72 Hours in San Juan


“There are three lanes for driving in Puerto Rico: Slow, stoned and drunk.”

Going to San Juan for skateboard-related reasons isn’t exactly new. Mainland skateboard companies have been going there for years. However, it does seem that Puerto Rico trips have been occurring with greater frequency for northeasterners recently. Miami, the go-to northeastern getaway for someone uninterested in a L.A. trip, has been getting more blown out and tougher to skate. Unless you’re packing ten dudes in a van and driving 1,200 miles, travel to P.R. is not much different: an extra 45 minutes on a plane and roughly the same ticket price. As a result, you get to be on an island with warmer water, newer spots, fewer distractions, and best of all, you’re not in Florida.

Alexander Mosley & friends. Guest tricks from Billy Rohan, Ferni & Alberto. Alternate YouTube link.

San Juan is not very foreign. Everyone speaks English, your phone is going to work without any add-ons, there are Wal-Marts everywhere, and they use American currency. “Miami but tighter” became a common description throughout the trip. (That’s only pertinent to the skateboard-concerning side of things. Miami is far better for a variety of other extracurricular endeavors.)




The city is easy to get around, though you’re not going to be doing much pushing in the street on account of the ground. There are some areas where skating spot-to-spot is feasible, but your life would be made easier with a bike or a car, which runs about a third of what the average car rental in New York would cost. The spots themselves are reminiscent of the sort of things people skate in Brooklyn. Not the best plazas, but good enough and you don’t get kicked out.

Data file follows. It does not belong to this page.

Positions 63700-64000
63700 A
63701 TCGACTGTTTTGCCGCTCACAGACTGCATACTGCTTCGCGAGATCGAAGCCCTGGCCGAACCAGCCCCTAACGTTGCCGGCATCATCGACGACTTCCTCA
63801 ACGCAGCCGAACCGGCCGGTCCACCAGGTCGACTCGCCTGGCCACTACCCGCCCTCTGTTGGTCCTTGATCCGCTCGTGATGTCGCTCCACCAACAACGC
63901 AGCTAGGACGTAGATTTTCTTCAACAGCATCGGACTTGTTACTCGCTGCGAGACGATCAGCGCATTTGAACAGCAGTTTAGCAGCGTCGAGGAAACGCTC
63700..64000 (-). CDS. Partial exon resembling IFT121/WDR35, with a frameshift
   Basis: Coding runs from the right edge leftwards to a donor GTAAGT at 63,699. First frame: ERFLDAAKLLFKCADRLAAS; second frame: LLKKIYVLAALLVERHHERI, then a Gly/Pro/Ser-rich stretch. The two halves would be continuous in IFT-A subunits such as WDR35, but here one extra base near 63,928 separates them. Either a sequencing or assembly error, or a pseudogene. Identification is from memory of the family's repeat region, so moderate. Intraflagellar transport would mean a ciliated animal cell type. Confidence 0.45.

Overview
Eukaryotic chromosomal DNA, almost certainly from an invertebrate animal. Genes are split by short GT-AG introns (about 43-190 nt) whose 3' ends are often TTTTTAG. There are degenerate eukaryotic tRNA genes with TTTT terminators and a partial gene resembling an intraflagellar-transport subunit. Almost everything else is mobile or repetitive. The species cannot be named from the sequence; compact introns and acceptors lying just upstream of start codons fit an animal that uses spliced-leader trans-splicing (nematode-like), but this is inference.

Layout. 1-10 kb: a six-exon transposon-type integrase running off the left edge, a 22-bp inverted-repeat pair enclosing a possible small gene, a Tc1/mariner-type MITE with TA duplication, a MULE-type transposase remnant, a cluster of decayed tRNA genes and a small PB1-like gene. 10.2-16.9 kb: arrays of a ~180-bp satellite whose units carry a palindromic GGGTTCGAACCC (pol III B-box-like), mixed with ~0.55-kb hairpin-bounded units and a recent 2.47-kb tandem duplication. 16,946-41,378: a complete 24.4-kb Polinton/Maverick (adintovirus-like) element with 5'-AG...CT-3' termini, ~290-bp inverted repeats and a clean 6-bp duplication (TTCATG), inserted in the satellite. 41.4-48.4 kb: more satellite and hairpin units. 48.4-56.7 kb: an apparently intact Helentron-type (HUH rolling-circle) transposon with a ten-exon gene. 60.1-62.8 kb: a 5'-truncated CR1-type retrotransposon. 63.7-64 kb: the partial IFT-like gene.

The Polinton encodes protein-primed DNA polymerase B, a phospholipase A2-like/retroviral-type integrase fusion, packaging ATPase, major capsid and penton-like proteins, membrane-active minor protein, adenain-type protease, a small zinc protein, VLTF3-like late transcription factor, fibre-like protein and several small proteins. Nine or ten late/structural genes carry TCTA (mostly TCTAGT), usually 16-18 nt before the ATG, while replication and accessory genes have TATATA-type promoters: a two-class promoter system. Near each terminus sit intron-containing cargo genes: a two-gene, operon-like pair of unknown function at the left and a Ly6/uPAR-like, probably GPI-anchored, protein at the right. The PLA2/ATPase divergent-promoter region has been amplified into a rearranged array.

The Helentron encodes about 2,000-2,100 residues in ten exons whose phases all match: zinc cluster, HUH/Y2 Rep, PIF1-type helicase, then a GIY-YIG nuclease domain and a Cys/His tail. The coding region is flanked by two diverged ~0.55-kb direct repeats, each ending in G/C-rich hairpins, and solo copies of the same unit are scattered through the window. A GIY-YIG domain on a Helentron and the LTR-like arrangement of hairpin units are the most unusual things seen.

There are marble ledges, banks and steps at government buildings and monuments, in addition to a little downtown financial area. The rules with those are the same as they would be in any American city: you’re going to get kicked out, just keep trying, hope you get lucky, repeat.




Shame about the puddle…

The sheer definition of a D.I.Y. spot requires that it be in some corner of a city that society has neglected. San Juan’s D.I.Y. spot (Punta las Marias A.K.A. what Billy Rohan renamed “12th & A by the Sea”) is on a foundation that sits maybe ten feet away from a main street, and ten feet from the Atlantic Ocean. There is also a guy that sells coconuts in front of it for $2 or a dozen oysters for $10.


oysters vert

“The only food handler’s regulation in Puerto Rico is that the food needs to be in an aquairum with a lightbulb in it.”

If you have a place to stay, the $300 ticket from JFK is worth it this winter. We unfortunately picked the 45-degree week nestled between Polar Vortex 1 and Polar Vortex 2 for our trip. Miami in its prime probably had better spots, but when you can skate decent ground at an okay spot with a view like this, who really cares?



Past QS Travelouges: Shenzhen, Barcelona


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